As in several other European countries, Belgium has a system in place to allow the temporary use of certain innovative medicines on the Belgian market when no reimbursement decision has been taken due to the therapeutic effectiveness of the medicine not yet being proven. This system of “managed entry agreements” is institutionalised through the so-called Article 81 agreements between the government and pharmaceutical companies. Such agreements usually impose conditions on pharmaceutical companies to demonstrate the medicine’s effectiveness, often in exchange for certain confidential price reductions.
The Court of Auditors highlighted in an analysis of September 2019 that the reimbursement of medicines related to these Article 81 agreements represented 29.07% of the total reimbursement cost of medicines in 2018, compared to only 18.55% in 2016. As both the number of such agreements as well as their financial impact are increasing, criticism has been voiced that the Article 81 system is being used too frequently. The strict confidentiality obligations enshrined in the current legal framework however prevented Parliament from reviewing the efficiency of such agreements and their impact on the Belgian healthcare budget.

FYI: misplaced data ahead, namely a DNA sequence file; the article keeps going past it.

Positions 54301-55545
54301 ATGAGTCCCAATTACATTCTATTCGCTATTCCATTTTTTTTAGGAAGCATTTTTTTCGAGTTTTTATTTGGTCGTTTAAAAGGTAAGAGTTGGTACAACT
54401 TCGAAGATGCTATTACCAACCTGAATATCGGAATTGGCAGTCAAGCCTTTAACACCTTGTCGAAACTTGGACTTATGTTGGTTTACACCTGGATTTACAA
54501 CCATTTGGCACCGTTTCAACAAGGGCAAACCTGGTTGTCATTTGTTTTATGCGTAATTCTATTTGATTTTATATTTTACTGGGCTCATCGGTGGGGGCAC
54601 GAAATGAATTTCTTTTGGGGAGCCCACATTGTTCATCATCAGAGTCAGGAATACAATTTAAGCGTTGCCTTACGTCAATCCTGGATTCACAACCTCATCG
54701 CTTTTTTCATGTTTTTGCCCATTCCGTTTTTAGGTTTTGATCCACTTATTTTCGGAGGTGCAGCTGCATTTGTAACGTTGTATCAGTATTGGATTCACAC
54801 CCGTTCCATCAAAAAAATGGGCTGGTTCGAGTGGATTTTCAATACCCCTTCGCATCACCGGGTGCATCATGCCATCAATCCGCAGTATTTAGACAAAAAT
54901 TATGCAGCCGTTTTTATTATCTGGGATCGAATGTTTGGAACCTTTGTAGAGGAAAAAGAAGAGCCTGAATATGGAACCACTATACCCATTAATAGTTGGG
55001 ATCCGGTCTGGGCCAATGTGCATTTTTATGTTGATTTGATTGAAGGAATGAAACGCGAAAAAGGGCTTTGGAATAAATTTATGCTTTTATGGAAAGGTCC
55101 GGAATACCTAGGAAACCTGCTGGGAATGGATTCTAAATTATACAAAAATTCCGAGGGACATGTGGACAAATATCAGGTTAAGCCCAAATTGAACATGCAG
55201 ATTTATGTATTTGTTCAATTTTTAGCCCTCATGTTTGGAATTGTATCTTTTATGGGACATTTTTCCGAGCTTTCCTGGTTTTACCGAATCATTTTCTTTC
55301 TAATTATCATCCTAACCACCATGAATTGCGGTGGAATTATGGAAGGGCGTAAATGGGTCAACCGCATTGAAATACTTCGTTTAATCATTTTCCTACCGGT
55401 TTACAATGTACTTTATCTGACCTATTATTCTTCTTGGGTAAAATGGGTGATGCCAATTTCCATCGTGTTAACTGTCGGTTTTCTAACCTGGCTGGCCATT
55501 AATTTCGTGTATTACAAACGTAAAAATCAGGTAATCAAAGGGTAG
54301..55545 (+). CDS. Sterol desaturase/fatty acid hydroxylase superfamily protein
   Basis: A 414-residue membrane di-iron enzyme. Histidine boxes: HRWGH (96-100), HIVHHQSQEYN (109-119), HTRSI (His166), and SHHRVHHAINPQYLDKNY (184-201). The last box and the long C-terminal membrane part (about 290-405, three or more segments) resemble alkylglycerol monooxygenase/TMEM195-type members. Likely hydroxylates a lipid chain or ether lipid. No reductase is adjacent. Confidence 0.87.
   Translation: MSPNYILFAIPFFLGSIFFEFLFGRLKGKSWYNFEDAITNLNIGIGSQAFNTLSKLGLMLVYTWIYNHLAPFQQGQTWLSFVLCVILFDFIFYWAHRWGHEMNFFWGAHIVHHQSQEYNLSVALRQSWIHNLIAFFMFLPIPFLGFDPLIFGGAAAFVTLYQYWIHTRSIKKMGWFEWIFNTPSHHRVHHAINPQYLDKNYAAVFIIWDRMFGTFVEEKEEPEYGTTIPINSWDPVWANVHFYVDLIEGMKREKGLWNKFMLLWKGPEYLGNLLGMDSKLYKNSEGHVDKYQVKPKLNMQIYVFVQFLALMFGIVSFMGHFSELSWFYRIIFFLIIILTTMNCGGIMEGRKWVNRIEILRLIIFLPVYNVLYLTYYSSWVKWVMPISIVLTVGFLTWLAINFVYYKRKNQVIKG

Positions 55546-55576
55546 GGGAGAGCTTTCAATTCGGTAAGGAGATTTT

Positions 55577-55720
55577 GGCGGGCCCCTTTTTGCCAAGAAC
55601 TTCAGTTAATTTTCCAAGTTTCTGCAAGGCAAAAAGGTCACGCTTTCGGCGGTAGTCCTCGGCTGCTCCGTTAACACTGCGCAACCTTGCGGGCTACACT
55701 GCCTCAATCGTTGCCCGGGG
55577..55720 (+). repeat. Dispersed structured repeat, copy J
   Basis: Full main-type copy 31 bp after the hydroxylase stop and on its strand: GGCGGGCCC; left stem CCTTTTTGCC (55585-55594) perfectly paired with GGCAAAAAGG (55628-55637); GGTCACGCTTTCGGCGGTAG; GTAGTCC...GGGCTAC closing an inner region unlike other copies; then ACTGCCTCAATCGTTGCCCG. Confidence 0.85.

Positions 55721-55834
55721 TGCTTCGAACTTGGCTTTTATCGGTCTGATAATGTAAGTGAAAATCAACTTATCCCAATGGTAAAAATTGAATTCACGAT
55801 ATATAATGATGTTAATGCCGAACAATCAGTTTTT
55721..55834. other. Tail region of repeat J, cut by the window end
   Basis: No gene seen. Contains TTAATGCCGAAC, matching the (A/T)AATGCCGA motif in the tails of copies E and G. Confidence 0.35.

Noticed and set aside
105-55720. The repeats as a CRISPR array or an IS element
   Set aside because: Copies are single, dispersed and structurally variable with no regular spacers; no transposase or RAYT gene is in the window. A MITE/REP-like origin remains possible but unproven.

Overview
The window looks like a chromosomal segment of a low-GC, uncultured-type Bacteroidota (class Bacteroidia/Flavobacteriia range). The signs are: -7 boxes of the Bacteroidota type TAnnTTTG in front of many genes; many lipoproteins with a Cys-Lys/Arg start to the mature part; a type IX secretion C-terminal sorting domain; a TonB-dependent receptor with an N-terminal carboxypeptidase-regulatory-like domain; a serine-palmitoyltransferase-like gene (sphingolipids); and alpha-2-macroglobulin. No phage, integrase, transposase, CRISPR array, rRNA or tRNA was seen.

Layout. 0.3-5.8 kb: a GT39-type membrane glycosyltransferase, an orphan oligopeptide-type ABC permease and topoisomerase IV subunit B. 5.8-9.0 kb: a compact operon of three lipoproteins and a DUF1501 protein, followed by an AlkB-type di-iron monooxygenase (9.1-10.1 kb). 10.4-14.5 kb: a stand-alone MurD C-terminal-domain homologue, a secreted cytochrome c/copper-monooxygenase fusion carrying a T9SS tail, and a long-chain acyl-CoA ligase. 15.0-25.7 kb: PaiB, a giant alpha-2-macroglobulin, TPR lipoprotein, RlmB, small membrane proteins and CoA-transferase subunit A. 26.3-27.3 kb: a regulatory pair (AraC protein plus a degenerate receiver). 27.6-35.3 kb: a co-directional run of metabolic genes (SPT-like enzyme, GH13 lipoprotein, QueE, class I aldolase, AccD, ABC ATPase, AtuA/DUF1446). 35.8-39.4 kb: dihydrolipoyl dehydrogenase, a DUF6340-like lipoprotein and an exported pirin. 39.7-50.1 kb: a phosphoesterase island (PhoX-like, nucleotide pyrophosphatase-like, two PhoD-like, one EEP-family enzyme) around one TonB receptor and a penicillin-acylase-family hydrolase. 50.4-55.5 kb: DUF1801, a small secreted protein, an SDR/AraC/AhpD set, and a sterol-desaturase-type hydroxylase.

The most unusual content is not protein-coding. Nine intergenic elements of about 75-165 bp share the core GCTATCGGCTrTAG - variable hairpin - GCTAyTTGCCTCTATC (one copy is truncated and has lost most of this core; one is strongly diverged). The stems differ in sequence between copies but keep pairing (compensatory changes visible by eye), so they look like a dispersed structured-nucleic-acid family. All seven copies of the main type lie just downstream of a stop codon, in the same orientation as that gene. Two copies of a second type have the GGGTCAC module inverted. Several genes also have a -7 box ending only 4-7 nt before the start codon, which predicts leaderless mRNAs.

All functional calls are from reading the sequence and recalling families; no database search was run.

As a result, in November 2019, a Bill was introduced in Parliament to obtain more access to these confidential agreements. The new Bill will grant the Court of Auditors, when assigned to conduct a specific inquiry by the Chamber of Representatives, wider access to information relating to this type of agreement (that is, beyond what is provided by the legal provisions today). The proposed Bill received the green light from the Council of State and an amended version was unanimously adopted by the subcommittee of the Chamber of Representatives on 10 March 2020. The Bill has yet to be adopted in plenary session.
A prior version of this post was originally published by the same authors in Practical Law – Life Sciences, April 2020 Issue (Thomson Reuters).